Ms. Thompson: “I see you wear glasses; do you wear them all the time?”

Mrs. Dotson: “Yes.”

Thompson: “Are your glasses 20-20?”

Dotson: “I don’t know.”

Thompson: “I notice you have a muscular tick at the corner of your left eye…”

Dotson: “Yes, that’s true.”

Thompson: “Does that affect your vision?”

Dotson: “No, not really.”

Thompson: “When this man leaned over your left shoulder, rubbing your arms and whispering in your ear — do you recall what he said?”

Dotson: “I couldn’t understand what was said.”

Thompson: “Well, did you notice any scars, marks or tattoos?”

Dotson: “No, I just jumped up and screamed for my husband.”

Thompson: “And he came out of the computer room?”

Dotson: “Yes.”

Thompson: “Were you — well, let me ask you this: Were your husband and the intruder ever, at any time, face-to-face?”

Dotson: “Yes.”

Thompson: “How did you know the intruder was wearing your red underpants?”

Dotson: “He had on one of my skirts, the kind that wraps around and ties, and he had it tied wrong, so the underpants were showing; then when I told my husband, That’s my skirt!, He (Mr. Dotson) grabbed it and ripped it off.”

Thompson: “Did you see the intruder take your purse from near the front door as he left?”

Dotson: “No.”

Thompson: “You later found a pair of sweat pants in your home?”

Dotson: “Yes. It was two or three days later. I found them in the bathroom.”

Thompson: “And where was your underwear kept?”

Dotson: “In a dresser drawer.”

Thompson, having established exactly nothing beyond the fact that two senior citizens had been terror­ized in their own home, said, “That’s all I have.”

The prosecutor was new, like a relief pitcher in a base­ball game. Last week’s Mr. Damon Gardner, the starting prosecutor, had been replaced with this week's Ms. Shannon Cox, ace reliever.

Deputy DA Cox called Darrel Dotson, 66, to the stand.

Mr. Dotson said that on the night of the incident he was in the computer room when he heard his wife scream for help. He ran to her and saw “a gentleman” in his house facing his wife.

DDA Cox: “What did you do?”

Mr. Dotson: “I said, 'Hey, who the hell are you? Get the hell out!”

Cox: “Do you recall what he was wearing?”

Dotson: “At the time he had a white skirt on. I didn’t know it was my wife’s until she told me.”

Cox: “What did the defendant do?”

Thompson broke in to say, “I object to the suspect being referred to as my client.”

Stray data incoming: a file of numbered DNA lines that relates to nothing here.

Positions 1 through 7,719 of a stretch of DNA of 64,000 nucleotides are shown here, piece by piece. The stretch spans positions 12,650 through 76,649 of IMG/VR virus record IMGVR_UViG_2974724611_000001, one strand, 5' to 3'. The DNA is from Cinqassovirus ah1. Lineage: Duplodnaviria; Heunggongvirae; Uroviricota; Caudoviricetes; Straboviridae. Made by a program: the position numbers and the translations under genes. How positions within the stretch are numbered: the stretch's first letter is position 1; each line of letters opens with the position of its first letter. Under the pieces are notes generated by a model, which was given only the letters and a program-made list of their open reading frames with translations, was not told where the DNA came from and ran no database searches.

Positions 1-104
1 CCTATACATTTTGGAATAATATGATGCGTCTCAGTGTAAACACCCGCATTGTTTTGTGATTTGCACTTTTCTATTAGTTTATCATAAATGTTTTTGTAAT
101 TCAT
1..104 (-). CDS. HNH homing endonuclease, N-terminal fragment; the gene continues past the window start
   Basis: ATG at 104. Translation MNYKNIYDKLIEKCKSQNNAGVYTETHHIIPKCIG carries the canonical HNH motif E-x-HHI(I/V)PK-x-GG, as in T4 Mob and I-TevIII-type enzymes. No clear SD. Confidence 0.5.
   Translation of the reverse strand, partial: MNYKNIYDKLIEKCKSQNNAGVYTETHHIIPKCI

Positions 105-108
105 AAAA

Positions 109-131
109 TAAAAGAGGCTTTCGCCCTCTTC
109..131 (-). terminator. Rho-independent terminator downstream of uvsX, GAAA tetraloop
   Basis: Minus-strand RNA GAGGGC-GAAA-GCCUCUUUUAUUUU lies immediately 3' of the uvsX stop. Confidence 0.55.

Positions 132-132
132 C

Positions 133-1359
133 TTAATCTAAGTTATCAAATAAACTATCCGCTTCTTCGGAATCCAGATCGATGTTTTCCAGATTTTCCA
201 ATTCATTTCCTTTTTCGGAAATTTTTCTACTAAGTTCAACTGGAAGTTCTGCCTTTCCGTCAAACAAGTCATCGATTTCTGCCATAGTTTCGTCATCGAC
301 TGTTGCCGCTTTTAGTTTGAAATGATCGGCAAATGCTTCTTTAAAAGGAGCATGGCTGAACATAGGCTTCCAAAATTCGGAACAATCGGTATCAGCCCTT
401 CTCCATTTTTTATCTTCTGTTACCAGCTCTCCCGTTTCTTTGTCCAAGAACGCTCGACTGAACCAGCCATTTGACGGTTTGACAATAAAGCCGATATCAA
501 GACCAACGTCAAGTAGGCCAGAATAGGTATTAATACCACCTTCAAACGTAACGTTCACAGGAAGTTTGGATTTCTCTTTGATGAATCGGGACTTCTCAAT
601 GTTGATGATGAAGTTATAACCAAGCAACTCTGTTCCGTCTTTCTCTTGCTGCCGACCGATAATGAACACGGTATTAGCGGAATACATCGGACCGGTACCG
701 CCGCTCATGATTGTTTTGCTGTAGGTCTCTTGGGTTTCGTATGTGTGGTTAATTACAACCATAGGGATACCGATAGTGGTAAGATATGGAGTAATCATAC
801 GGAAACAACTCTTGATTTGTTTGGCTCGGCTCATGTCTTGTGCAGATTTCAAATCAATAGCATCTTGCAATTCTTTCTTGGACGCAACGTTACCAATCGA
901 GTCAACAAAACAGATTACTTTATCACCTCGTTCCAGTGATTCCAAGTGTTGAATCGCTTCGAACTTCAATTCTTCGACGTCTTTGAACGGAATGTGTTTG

Moorman: “Sustained.”

Cox: “What did the ‘suspect’ do?”

Dotson: “He just looked at me so I repeated what I’d said, Get the hell out!”

Cox: “Was he still wearing the skirt?”

Dotson: “No, I grabbed it and ripped it off when my wife said it was hers.”

Cox: “Can you describe him?”

Dotson: “About six-one, kinda on the slender side.”

Cox: “Any facial hair?”

This happened in February. Radcliffe, on a major tweek binge, was probably fairly slender at the time. Like lots of dopers away from their appetite-suppressing go-fast powder, he'd bulked up in jail.

Dotson: “Seems like I noticed some, but I couldn’t say what color it was.”

Cox: “Did the defendant leave when you told him to get out?”

Dotson: “He headed toward the door.”

Cox: “Did you stay with him?”

Dotson: “Yes. When he got to the door, he reached to get a bag by the door and as I was closing the door, he tried to pick up another bag and I slammed the door on his arm.”

Cox: “Did he drop the second bag?”

Dotson: “Yes.”

Ms. Thompson began her cross-examination.

Thompson: “Do you wear glasses?”

Dotson: “Yes, ma’am.”

Thompson: “All the time?”

Dotson: “Pretty much.”

Thompson: “Were you wearing them at the time of the incident?”

Dotson: “No. When she called me I took ‘em off.”

Thompson: “When you talked to Officer Delapo, you described the shirt the suspect was wearing as yellow…”

Dotson: “Yes, ma’am.”

Thompson: “Are you sure about that?”

Dotson: “Yes, ma’am.”

Thompson: “Did you see his arm when you slammed it in the door?”

Dotson: “I’m not sure.”

Thompson: “But you told the officer you didn’t see any marks, scars or tattoos, didn’t you?”

Dotson: “Yes, ma’am.”

Thompson: “You said the suspect was wearing pant­ies — well, let me put it this way, do you recall telling Officer Delapo he was wearing gray briefs — do you use the word ‘panties’?”

Dotson: “Not anymore I don’t. I say briefs.”

Thompson: “But you recall ‘em being gray?”

Dotson: “Yes, ma’am.”

Thompson: “And your wife, do you know if they were hers?”

Dotson: “She’s got so many clothes, I couldn’t say if they were hers or not.”

Thompson, gratuitously, “Yes, I saw her closet, and she sure does have a lot!”

During the recess, the prosecution offered Radcliffe the 18 years. Sandra Dotson had said the ‘briefs’ were red and the ‘shirt’ was pink when the shirt worn by Intruder-Beast was yellow, the briefs not red. The prose­cution seems to have felt there were ID probs. The Pub­lic Defender, defending the indefensible, agreed on 18 years.

Radcliffe's two strike priors were serious robberies, but they were not violent, so only one of the strikes would be counted if Radcliffe pled to this one. He would have to serve 85 percent of the 18 years. Eighteen years sounded better to the guy than putting his non-defense in front of a jury and risking 25-to-life. He took the offer.

The feeling was that this agreement spared Sandra Dotson the ordeal of repeating the story in front of a jury, and got Intruder-Beast put away. He’ll do 85 percent of the 18 years.


  1. Harvey Reading September 1, 2013

    I don’t trust these pseudolibs in “congress”. NPR had Durbin bawling recently about how he had concerns, too. The whole thing seemed like a continuation of bad theater, the latest act being the phony alert and shutdown of embassies a little while back. Until some REAL facts prove me wrong, I’ll continue to believe the whole thing is a setup so that these phonies can change their minds and become convinced to start really killing Syrian civilians, with our brutal military, when they see all of Obummer’s manufactured “evidence”. Hang ’em all and be done with it.

    Obummer’s right: when people lose faith in all branches of guvamint, watch out. Hopefully, we’re getting closer to that point, irrespective of yuppie concerns.

  2. O. Mykiss September 6, 2013

    How about a hat tip to Kym Kemp at the Lost Coast Outpost from whom you ripped off the photos and captions of the 8/27/13 Mattole Canyon Creek bust? Somebody worked hard and took some personal risks to get that story out.

    • Bruce Anderson September 6, 2013

      Yes, that was Kym’s story and we’ve apologized to her for not citing her work. It was an error of omission, not commission. She’s an excellent reporter.